At the moment, I don't have any words of wisdom to impart, so when this happens (which will be more often than not), I'll provide a quick view into the riveting life of this part-time writer.
Most of my day is obviously spent at the day job. I currently work as an applications developer at a local university. Those who know me or who can do a little research on the internet can probably figure out which university I'm referring to, but since this is my WRITING blog, I would rather not go into details on that here. I mention it just to illustrate the fact that I have a full time job and the writing is done part-time whenever I have a chance. I also have a family, including four kids, who I spend a lot of time with, so that cuts down further on available writing time.
For those of you who have a full-time, non-writing job, have lots of family commitments, and are trying to fit writing into your schedule, it's important to remember two things.
1. You need to be very disciplined and schedule writing time in the time you do have.
2. Many times, life throws you a lot of curve balls, and that spare time can get eaten very easily. Always remember to be flexible. It also helps to be prepared to write whenever you have a few moments, so bringing a notebook and pen, tablet, laptop, recorder, or whatever other portable writing tools you can think of with you wherever you go will help you get your writing in.
I just completed a children's book writing course at the Institute of Children's Literature (ICL). I highly recommend this institution if you're looking for some great courses on writing for children where the instructors will work with you one-on-one to help you polish your writing as well as give you assistance on looking for markets for your writing. Check out ICL's website here: http://www.institutechildrenslit.com. My instructor for the course was Clara Gillow Clark, and I would highly recommend her as an instructor as well. Knowledgeable, professional, encouraging, fun, and above all, patient – those are just some of her qualities. To apply for a course there, you first need to take a writing aptitude test. I can't imagine anyone doing poorly on this test, but it is a requirement in order to take courses there. Once they've accepted your test, you can enroll in their Writing for Children and Teenagers beginners course, which will teach you how to write short fiction and nonfiction for children's magazines, as well as briefly touch on how to write a book for children. (My instructor for that course was Geraldine Gutfreund, another great instructor.) Once you've completed the introductory course, you can enroll in one of their advanced courses, one of which is the writing children's books course I just took.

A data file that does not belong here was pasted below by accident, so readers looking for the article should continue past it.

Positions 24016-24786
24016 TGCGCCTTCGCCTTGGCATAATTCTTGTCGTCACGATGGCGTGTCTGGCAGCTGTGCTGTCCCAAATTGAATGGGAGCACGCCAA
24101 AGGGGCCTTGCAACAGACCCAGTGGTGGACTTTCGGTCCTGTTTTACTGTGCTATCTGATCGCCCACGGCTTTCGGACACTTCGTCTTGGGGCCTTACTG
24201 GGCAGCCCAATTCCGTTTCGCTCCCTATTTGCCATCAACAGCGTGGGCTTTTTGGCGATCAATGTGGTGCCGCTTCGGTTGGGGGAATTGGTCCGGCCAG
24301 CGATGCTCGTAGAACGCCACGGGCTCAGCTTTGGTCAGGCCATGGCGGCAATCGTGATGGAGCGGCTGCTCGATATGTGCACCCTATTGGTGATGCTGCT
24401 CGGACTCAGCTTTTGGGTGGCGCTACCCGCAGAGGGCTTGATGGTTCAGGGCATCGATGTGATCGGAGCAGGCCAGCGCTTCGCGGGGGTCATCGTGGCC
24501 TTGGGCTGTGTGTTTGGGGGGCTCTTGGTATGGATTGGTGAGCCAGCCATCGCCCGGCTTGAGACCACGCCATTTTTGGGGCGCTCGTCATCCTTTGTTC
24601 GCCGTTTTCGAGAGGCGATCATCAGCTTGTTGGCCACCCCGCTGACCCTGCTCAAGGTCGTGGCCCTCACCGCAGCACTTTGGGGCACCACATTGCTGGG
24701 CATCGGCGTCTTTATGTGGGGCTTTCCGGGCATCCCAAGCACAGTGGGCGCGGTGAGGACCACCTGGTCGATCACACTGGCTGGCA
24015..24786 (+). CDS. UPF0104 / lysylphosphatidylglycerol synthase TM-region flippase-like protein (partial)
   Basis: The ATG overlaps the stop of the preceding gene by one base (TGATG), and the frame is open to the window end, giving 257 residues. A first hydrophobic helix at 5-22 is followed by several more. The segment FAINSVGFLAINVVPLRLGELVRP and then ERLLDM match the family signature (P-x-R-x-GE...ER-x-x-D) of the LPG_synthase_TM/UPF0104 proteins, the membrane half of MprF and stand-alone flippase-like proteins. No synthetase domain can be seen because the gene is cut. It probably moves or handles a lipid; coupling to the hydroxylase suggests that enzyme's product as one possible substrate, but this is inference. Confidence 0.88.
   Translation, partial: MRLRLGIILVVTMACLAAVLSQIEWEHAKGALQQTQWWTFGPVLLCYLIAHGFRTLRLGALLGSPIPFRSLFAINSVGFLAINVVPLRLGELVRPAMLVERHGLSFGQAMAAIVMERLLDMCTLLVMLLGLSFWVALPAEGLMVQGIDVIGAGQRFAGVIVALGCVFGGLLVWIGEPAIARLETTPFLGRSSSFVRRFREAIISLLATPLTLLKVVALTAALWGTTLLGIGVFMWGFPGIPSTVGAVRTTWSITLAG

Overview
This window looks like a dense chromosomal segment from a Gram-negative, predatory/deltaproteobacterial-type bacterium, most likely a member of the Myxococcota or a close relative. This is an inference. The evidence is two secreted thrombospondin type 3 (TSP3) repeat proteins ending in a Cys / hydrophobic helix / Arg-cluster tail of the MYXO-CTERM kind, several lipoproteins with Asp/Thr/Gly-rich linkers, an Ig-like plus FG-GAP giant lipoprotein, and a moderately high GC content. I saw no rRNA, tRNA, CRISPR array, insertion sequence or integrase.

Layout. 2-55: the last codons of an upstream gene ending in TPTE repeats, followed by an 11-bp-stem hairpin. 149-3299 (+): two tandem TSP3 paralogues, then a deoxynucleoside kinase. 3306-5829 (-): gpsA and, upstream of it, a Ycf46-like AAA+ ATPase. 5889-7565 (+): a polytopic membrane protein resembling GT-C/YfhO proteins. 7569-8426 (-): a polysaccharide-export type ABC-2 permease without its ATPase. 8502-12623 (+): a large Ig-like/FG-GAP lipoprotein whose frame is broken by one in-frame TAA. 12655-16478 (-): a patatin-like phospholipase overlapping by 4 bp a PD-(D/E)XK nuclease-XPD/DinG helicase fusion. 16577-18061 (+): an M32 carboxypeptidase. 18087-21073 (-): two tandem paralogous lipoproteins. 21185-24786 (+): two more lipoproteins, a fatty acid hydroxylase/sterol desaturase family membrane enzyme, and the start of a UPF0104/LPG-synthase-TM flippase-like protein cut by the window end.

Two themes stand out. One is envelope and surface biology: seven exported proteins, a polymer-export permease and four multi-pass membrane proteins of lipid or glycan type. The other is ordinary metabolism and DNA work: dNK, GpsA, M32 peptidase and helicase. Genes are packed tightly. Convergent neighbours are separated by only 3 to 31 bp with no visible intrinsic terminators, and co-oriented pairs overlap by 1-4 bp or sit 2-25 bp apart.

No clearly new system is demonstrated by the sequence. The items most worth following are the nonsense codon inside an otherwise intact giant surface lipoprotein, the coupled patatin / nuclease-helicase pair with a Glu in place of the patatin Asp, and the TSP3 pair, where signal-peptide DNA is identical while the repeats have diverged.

Some projects I'm currently working on are:
1. Doing some editing on a middle-grade fantasy novel called Oliver and the Underlings while I wait for word from an agent I've submitted some pages to.
2. Working on a short story for The First Line Literary Journal. Every quarter, a new opening line is introduced and you are challenged to write a story using that line as the first line of your story. You can find details on that magazine here: http://www.thefirstline.com , if you're interested.
3. Awaiting word on the status of three short stories I submitted to the Center for Educational Testing at the University of Kansas. I figured I'd try a new market for my stories I've never tried before, and I think it would be exciting to have my stories assist in a child's educational process. If anyone would like to learn more about this market, check out their website: http://cete.ku.edu.
4. Taking a new course offered by Coursera called Fantasy and Science Fiction: The Human Mind, Our Modern World. It looked interesting, and I'm sure it would help me with my writing. And, it's FREE. If you want to check out what free courses Coursera has to offer, check out their website: http://www.coursera.com.That's all for now. I'll share more info on the day-to-day goings on of this writer another time.